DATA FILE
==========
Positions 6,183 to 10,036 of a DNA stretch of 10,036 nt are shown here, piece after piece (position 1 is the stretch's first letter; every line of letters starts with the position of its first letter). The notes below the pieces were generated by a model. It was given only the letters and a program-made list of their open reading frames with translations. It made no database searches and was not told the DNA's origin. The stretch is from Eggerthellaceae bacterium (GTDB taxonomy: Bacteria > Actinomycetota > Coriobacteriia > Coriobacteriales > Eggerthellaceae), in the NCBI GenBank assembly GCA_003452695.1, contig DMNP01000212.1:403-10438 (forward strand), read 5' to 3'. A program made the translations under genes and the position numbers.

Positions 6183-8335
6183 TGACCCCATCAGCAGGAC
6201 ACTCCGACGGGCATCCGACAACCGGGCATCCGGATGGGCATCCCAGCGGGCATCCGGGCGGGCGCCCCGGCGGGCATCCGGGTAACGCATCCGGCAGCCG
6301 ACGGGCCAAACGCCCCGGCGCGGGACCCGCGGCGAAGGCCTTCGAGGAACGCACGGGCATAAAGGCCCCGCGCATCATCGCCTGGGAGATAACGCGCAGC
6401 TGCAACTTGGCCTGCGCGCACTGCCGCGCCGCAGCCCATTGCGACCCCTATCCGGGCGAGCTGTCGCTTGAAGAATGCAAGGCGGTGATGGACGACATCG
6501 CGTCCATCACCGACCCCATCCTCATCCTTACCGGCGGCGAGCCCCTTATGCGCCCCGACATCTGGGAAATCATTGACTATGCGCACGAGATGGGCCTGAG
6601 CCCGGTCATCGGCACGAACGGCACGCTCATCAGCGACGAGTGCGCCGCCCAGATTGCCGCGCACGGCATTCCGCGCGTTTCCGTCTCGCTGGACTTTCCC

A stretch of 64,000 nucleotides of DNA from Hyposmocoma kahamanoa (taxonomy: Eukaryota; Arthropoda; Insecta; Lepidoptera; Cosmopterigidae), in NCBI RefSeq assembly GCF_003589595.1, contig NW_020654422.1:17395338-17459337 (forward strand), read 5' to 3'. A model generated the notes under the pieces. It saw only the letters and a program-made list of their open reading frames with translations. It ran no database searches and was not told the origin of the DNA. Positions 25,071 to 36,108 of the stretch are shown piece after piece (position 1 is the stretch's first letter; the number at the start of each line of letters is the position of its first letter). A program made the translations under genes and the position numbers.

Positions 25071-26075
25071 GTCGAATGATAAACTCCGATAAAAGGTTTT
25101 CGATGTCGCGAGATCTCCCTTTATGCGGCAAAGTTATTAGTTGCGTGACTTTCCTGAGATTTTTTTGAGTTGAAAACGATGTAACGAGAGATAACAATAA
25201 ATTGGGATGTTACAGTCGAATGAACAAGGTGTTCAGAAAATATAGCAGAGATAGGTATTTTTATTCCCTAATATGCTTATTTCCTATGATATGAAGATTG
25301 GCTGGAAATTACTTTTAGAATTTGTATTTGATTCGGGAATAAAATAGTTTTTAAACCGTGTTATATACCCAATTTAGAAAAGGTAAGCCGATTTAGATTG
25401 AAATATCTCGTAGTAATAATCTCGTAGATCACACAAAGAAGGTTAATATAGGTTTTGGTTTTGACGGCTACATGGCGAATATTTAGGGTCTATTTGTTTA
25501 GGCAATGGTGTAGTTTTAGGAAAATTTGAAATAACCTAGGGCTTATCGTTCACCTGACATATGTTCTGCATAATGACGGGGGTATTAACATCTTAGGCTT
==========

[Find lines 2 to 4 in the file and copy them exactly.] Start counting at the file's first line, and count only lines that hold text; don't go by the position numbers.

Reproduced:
Positions 6183-8335
6183 TGACCCCATCAGCAGGAC
6201 ACTCCGACGGGCATCCGACAACCGGGCATCCGGATGGGCATCCCAGCGGGCATCCGGGCGGGCGCCCCGGCGGGCATCCGGGTAACGCATCCGGCAGCCG